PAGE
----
Referring to FIG. 2 a layer 21 of polysilicon is deposited over the dielectric layer 12. The polysilicon layer is the gate poly layer used to form the gates of the transistors (not shown) and is typically between 200 Angstroms and 5000 Angstroms in thickness. The polysilicon layer may be deposited by any of several known techniques, e.g. CVD.
Patterning of the gate level polysilicon layer is frequently done using photoresist directly on the polysilicon layer. Alternatively it is done using an oxide mask layer. As will be evident from the description that follows, the poly patterning step in this process necessarily involves an oxide hardmask because the oxide hardmask also serves as the capacitor dielectric in the final structure. Since the requirements of the oxide layer for masking purposes are undemanding, the properties and thickness of the hardmask can be tailored for the capacitor dielectric function, thus giving design flexibility. For example, the material of the hardmask can be chosen from the group consisting of silicon dioxide (e.g. TEOS), BPTEOS, and dual layers such as TEOS/Si3 N4 and TEOS/BPTEOS depending on the properties desired for the capacitor. In this description the hardmask and capacitor dielectric is SiO2.
FIG. 3 shows the deposited oxide hardmask layer 32, prior to patterning. The layer 32 typically has a thickness of 300 Angstroms to 5000 Angstroms and is deposited by conventional techniques, e.g. CVD.
The oxide hardmask is shown patterned at 43 in FIG. 4. The etch step to pattern layer 32 to form the mask pattern 43 may be a known plasma etch using photoresist. In patterning layer 32 the etch step may be continued until the portions exposed by the patterned photoresist are completely removed, or alternatively, layer 32 may be etched partially through its thickness at this point, and the remainder of the layer 32 removed after photoresist stripping during, e.g., the subsequent poly etch step.
Using the pattern 43 as a mask, poly layer 22 is etched using known techniques to form the structure appearing in FIG. 5. Field oxide 12 remains intact. As will be evident to those skilled in the art this etch step is the step used to form the polysilicon gates in the conventional self-aligned gate process.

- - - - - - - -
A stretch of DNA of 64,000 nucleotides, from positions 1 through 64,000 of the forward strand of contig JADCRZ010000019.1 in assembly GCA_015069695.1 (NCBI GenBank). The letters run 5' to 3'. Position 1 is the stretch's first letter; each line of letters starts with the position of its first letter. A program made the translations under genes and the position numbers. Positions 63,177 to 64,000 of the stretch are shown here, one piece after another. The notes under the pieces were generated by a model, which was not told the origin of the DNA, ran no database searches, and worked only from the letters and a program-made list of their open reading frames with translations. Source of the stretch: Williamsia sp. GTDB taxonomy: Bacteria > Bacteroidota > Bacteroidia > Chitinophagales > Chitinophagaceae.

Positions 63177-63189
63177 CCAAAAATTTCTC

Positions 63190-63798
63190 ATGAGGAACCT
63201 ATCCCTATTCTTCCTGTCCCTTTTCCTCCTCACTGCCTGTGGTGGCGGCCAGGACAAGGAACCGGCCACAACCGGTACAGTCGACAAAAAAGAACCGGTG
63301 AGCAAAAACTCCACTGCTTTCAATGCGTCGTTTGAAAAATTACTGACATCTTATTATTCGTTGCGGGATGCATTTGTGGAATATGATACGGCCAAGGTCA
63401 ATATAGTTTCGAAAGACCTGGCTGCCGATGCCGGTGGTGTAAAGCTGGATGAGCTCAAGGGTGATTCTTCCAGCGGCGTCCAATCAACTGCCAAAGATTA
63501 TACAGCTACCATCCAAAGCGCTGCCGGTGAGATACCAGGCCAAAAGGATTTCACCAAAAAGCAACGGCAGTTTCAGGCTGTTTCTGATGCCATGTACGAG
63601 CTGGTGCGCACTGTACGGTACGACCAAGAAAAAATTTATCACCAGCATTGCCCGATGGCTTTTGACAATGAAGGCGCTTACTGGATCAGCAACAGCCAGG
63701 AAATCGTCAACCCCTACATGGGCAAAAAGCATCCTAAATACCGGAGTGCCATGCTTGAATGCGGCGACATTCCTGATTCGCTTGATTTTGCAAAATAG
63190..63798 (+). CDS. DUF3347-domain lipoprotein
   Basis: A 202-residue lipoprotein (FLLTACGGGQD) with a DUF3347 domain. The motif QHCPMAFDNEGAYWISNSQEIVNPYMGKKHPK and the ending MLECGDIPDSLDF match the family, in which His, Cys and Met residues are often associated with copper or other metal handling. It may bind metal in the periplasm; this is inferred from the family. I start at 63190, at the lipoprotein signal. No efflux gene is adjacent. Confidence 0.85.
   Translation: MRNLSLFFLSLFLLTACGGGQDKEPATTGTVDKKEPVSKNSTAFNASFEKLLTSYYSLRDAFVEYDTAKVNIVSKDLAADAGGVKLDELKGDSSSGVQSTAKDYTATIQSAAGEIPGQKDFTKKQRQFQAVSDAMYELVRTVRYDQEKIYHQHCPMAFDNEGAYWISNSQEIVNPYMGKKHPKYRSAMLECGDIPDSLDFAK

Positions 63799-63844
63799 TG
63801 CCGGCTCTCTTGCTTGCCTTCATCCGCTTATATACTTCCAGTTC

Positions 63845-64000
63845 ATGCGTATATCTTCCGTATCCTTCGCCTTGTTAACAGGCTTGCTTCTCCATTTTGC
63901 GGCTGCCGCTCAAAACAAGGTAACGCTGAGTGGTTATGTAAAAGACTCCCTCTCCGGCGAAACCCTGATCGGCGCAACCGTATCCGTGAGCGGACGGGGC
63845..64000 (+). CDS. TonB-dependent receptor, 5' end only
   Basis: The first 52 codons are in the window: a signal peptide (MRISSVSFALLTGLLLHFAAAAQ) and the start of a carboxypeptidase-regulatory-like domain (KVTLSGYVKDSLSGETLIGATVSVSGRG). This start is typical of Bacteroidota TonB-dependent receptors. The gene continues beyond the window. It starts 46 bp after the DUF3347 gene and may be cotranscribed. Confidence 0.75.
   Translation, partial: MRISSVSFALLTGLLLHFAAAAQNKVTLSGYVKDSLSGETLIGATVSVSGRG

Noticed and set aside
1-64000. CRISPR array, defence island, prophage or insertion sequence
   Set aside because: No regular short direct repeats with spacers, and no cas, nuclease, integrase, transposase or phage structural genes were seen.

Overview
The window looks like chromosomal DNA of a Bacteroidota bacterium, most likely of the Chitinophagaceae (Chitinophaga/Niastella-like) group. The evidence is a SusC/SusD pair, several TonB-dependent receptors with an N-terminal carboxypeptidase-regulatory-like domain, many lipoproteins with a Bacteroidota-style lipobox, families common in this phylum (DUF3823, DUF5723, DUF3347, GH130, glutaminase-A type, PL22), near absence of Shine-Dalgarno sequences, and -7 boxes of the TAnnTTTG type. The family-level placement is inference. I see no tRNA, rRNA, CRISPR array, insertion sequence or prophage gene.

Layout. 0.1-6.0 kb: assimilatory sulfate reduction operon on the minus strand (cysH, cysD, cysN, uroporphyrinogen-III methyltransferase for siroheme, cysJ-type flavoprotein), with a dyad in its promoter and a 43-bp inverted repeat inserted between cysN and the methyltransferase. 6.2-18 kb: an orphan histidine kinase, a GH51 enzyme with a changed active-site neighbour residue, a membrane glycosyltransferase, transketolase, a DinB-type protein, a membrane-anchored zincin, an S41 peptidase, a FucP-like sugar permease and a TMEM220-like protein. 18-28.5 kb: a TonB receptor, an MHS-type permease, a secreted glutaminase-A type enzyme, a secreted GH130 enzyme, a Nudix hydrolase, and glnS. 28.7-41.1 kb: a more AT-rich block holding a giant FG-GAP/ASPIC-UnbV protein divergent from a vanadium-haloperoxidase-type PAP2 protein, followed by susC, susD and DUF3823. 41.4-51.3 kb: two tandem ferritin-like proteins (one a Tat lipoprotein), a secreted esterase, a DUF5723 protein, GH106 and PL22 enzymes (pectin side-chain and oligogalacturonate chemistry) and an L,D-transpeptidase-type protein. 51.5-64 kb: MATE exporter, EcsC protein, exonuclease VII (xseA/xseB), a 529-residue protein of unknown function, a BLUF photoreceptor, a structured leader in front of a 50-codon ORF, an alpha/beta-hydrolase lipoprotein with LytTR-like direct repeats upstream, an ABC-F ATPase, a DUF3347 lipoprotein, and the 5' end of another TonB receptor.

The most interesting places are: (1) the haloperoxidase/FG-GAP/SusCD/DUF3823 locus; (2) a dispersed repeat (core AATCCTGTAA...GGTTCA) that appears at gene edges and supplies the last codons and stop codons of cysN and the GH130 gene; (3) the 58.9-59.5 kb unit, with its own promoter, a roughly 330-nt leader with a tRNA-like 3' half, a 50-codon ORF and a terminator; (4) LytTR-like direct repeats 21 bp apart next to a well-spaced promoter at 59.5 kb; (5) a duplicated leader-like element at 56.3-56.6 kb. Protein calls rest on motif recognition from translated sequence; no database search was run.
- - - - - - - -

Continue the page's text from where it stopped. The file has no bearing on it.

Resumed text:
Typically at this stage in the process the source and drain windows of the transistors are opened and the lightly doped source and drain implants performed. While not directly a part of this invention this is mentioned to further demonstrate the compatibility of the sequence of this process with the overall IC process, an important aspect of this invention.
A further indication of that compatibility is evident in the steps represented by FIGS. 6 and 7. Here sidewall spacers 72 (FIG. 7) are formed at the sidewalls of the stacked structure. The sidewall spacers are formed simultaneously with the sidewall spacers conventionally formed on the transistor gates. These spacers allow the formation of lightly doped drains adjacent to the transistor gates and a heavier doping region spaced from the gates by the masking effect of the spacers. The spacers 72 in the capacitor structure according to this invention do not perform a similar function but are advantageous in obtaining good step coverage in subsequent processing. The spacers 72 are formed in the conventional way by depositing a thick oxide layer, typically TEOS as shown at 61 in FIG. 6, and etching that layer using an anisotropic plasma etch to remove the oxide on the planar regions but leaving oxide on the sidewalls as shown at 72 in FIG. 7.
The next step in the process is to form the upper conductor plate of the capacitor. The upper plate may be e.g. titanium nitride formed from a blanket deposit as shown at 82 in FIG. 8. The thickness of the TiN layer may be of the order of 500-5000 Angstroms and the deposition technique is typically plasma CVD. The layer 82 is masked using the same mask used to form the hardmask 53 shown in FIG. 5, and is patterned by known plasma etch steps to form the structure of FIG. 9. Alternative materials for the conductor plate will occur to those skilled in the art.
The next step is to deposit another thick oxide layer, using TEOS for example, and mask and etch the layer to produce layer 102 with contact windows to plate 93 as shown in FIG. 10. This oxide layer serves generally in the overall IC process as an interlevel dielectric and is typically 0.1 micron to 3.0 microns in thickness. Layer 102 may alternatively consist of a dual layer of, e.g. TEOS and BPTEOS.
A metal contact 112 is formed in the contact window as shown in FIG. 11. The contact is produced by conventional deposition, masking and etching. The metal may be aluminum, or may be a refractory layer such as polysilicon, titanium silicide or cobalt silicide if it is part of an intermediate metallization layer.
Capacitors made according to the techniques described here may be floating, i.e. capacitively connected to underlying or overlying conductor plates, or may be interconnected in the usual manner by the steps represented by FIGS. 10 and 11.
Various additional modifications of the invention as described in the foregoing pages will occur to those skilled in the art. All such variations that rely basically on the advances through which this invention has advanced the art are properly considered to be within the scope of this invention and equivalents thereof.